The Real Deal closely examined the factors promoting and retarding the expansion of national chains into Williamsburg in its September print issue, although it didn’t dig up any definite new names. “Pricey condos and rentals are now filling up with wealthy families, who in turn are attracting high-end retailers,” said the article. Increasing density, which is bringing more foot traffic to stores, and skyrocketing residential rents also appeal to national retailers. As has already been reported, Midtown Equities and other investors are developing the $40 million, 150,000-square foot complex at 242 Bedford Avenue between North 3rd and North 4th streets, which will open in 2014 with a Whole Foods, Citibank, New York Sports Club and luxury apartments. That deal, signed in March, has prompted other big retailers to eye Williamsburg, according to brokers. As has already been rumored, J.Crew and, now, “notable restaurants” are reportedly considering 247 Bedford Avenue, across the street. Williamsburg Cinema, the new movie theater going up at Driggs and Grand, will show mainstream films on its seven screens with 1,000 stadium seats, according to The Real Deal. Furniture stores are also looking into the area, claimed one broker, since all the new arrivals need to kit out their pads. But, a serious drawback is the lack of large spaces for big-box stores. Most retail footprints in the area measure 20 by 100 feet. Nonetheless, retail rents are rising on Bedford Avenue, from about $100 a square foot 18 months ago to $150 a square foot. Retail hotness is also drifting southward. “The South side is now starting to see the rapid restaurant and bar growth that first characterized North Williamsburg’s rise,” concluded The Real Deal. Mainstream Brands Look for Foothold in Brooklyn’s Hippest Neighborhood [TRD] Photo by nrvlowdown
The New York Times took a look at all the changes coming to Fulton Mall in downtown Brooklyn. The takeaway: National discount stores such as H&M, Century 21 and T.J. Maxx are a step up from the mom ‘n’ pop sneaker and jewelry stores that have dominated the area for years. The latest retailer to sign is furniture chain Raymour & Flanigan, set to open a 28,000-square-foot store at 490 Fulton Street in February. For anyone worried about displacement of lower-income shoppers, politicians and developers said, the changes reflect a return to the area’s original character. “In the late 1950s and early 1960s, Fulton Street was a retail environment for people of low income, people of middle income and people of high income,” Brooklyn borough president Marty Markowitz was quoted as saying. “Then, over the last many years, Fulton Street no longer offered a shopping environment that represented Brooklyn’s diversity. Finally, we are going back to the future, if you will, going back to what Fulton Street used to be.” What do you think of the changes? National Retailers Discover a Brooklyn Mall [NY Times] Photo by wallyg
Not all of Brooklyn’s old factories have been turned into luxury condos; some still operate as factories, but on a smaller scale. Custom, niche manufacturing is thriving in Brooklyn, said The New York Times. From fresh bread to custom props for photo shoots, if speedy delivery and skilled workmanship are important, it is better to locate in Brooklyn than China. The executive director of the research institute Center for an Urban Future, Jonathan Bowles, said he is optimistic about this “revival of entrepreneurial manufacturing.” However, artisanal manufacturing employs only a fraction of the workers mass manufacturers do. The Navy Yard, for example, last year rented space to 275 businesses employing 5,800 people vs. the 15,000 employed in 1959. Nonetheless, the loss of factory jobs has slowed in Brooklyn. Between 2009 and 2011, Brooklyn lost just 1,205 manufacturing jobs. What do you think? Will artisanal pickles and custom furniture save our borough? Small Factories Thrive in Brooklyn [NY Times] Photo by wallyg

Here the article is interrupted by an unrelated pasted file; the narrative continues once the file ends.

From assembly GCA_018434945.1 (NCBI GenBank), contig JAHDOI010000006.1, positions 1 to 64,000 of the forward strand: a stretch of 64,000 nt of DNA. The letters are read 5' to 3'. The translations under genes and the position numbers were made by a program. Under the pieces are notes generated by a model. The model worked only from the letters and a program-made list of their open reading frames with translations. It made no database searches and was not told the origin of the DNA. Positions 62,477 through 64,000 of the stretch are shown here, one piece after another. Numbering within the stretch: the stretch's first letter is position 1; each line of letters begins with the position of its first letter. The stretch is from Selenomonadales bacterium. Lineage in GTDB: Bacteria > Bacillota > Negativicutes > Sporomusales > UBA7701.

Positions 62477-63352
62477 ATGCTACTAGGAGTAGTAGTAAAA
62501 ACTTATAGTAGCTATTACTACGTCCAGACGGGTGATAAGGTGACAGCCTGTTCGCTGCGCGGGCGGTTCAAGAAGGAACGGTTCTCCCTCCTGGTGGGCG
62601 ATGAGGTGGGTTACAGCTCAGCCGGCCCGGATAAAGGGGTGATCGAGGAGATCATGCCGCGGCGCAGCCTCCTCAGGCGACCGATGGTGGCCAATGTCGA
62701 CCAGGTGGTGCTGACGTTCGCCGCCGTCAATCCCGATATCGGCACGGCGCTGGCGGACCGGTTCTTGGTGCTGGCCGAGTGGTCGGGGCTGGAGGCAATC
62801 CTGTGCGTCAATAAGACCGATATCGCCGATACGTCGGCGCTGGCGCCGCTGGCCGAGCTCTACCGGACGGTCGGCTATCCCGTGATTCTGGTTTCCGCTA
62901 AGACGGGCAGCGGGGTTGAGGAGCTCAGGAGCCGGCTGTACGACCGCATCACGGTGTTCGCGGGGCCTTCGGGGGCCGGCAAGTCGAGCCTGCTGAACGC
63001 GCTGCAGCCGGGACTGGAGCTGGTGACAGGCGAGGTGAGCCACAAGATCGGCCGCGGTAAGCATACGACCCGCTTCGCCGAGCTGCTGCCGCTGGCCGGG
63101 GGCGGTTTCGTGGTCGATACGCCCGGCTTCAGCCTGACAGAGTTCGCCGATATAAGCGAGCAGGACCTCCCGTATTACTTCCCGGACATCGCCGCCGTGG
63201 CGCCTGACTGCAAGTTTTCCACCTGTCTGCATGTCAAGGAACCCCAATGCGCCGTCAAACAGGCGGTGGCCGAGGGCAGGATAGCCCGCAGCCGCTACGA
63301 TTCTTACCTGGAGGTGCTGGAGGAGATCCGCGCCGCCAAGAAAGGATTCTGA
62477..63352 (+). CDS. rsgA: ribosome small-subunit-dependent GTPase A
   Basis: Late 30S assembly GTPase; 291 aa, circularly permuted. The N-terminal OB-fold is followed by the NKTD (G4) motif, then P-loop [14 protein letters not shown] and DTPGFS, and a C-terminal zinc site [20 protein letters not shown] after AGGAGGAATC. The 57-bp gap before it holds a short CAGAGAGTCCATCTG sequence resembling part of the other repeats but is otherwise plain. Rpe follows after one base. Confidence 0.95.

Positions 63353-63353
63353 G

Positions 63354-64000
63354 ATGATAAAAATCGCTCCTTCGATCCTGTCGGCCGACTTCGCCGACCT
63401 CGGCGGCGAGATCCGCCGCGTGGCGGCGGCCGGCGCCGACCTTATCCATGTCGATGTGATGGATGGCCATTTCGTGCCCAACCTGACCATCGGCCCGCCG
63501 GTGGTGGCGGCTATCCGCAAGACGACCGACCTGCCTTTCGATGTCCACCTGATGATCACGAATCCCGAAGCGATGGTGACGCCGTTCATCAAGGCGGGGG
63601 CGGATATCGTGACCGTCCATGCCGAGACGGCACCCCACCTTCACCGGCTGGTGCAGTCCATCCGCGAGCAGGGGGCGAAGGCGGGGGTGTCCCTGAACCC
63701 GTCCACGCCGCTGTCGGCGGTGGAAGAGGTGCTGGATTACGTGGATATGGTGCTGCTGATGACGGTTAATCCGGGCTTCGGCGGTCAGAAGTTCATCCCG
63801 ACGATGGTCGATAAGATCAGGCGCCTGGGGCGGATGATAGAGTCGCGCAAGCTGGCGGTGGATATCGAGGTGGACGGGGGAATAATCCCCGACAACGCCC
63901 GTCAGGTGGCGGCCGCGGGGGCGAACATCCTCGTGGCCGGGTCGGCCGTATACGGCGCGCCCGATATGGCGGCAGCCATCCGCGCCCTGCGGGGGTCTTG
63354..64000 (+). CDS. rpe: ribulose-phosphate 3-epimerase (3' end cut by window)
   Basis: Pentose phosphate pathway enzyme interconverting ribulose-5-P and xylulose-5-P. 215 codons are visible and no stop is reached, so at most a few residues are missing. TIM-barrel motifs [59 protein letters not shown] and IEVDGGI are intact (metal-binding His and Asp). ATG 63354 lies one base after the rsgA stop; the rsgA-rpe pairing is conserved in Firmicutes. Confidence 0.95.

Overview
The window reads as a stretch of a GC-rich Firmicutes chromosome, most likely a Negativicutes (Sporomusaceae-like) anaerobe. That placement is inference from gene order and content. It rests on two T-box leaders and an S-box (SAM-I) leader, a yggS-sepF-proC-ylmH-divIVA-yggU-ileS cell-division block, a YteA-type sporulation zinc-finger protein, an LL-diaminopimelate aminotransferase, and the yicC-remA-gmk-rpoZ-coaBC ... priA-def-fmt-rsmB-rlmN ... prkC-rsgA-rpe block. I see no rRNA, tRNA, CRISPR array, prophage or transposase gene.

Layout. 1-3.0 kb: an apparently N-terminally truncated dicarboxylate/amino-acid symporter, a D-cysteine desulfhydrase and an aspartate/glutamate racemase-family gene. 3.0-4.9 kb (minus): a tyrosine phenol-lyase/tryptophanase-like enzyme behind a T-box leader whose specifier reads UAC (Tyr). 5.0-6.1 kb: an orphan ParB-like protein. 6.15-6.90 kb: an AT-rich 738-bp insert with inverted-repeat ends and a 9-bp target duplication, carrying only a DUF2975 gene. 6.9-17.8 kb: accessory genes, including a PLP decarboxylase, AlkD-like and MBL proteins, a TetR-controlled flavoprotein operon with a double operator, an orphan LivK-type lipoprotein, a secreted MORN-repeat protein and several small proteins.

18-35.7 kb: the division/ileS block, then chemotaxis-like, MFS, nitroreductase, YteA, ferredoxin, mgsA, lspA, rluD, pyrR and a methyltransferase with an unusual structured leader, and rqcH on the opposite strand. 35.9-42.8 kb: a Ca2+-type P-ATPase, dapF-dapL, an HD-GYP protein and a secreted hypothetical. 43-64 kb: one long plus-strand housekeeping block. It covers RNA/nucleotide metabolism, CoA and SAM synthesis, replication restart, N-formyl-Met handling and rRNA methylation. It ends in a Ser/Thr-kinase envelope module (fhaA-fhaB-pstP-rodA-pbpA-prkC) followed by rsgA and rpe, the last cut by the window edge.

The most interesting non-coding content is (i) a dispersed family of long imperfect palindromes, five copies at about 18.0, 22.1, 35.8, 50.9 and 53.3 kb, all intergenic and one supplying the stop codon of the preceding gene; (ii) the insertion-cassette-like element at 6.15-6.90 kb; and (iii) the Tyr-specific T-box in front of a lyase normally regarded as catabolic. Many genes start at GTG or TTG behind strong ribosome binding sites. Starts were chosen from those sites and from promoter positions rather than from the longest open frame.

By the time the troops came back from World War II, the modern kitchen was one of the most identifiable indicators of American middle-class life. Inspired by a combination of functionality, smaller spaces, modern appliances and good old American salesmanship, the homemakers of the late 1940’s were barraged with choices galore, all inspired by European Bauhaus design. These kitchens were streamlined, like the new cars and new everything coming out of the post-war years. (more…)
So, you wanna live alone, but you don’t quite have enough cash? There’s now a 21st century arrangement that harks back to tenement days: your own apartment (kitchenette sometimes included), with shared bathroom or other facilities down the hall. That’s what the kids are doing these days, reports the NY Times. It’s part roommate situation, part SRO, but for the cultured class. “In recent years, as rental prices have gone up and up, students and young professionals have become more willing to live in rooming houses or other dorm-like arrangements,” they write. “Young people have been willingly choosing to live in such places for several years.” Of course, some of these SRO buildings are actually, you know, SROs. “Many apartment buildings that require this kind of intimate cooperation have rough reputations that make them unappealing beyond the practical inconvenience of sharing a shower with half a dozen strangers,” they write. “Single-room-occupancy buildings (rooming houses with six or more units) are often used as supportive housing for people coming out of homelessness or rehabilitation programs. Others are a landing pad for new immigrants. Some are quite grim, poorly run and badly maintained.” One that doesn’t fit that description is inhabited by an art gallery assistant, who pays $1,450 for her own pad with kitchenette on the top floor of a South Portland Street brownstone in Ft. Greene; she showers down the hall, sharing the bathroom with a woman she describes as “10 years her senior.” Studios in the nabe apparently start at $1,600; guess private toilets aren’t worth the extra $150. Room to Rent. Bath Nearby [NY Times] Photo from Brownstoner Reno Blog.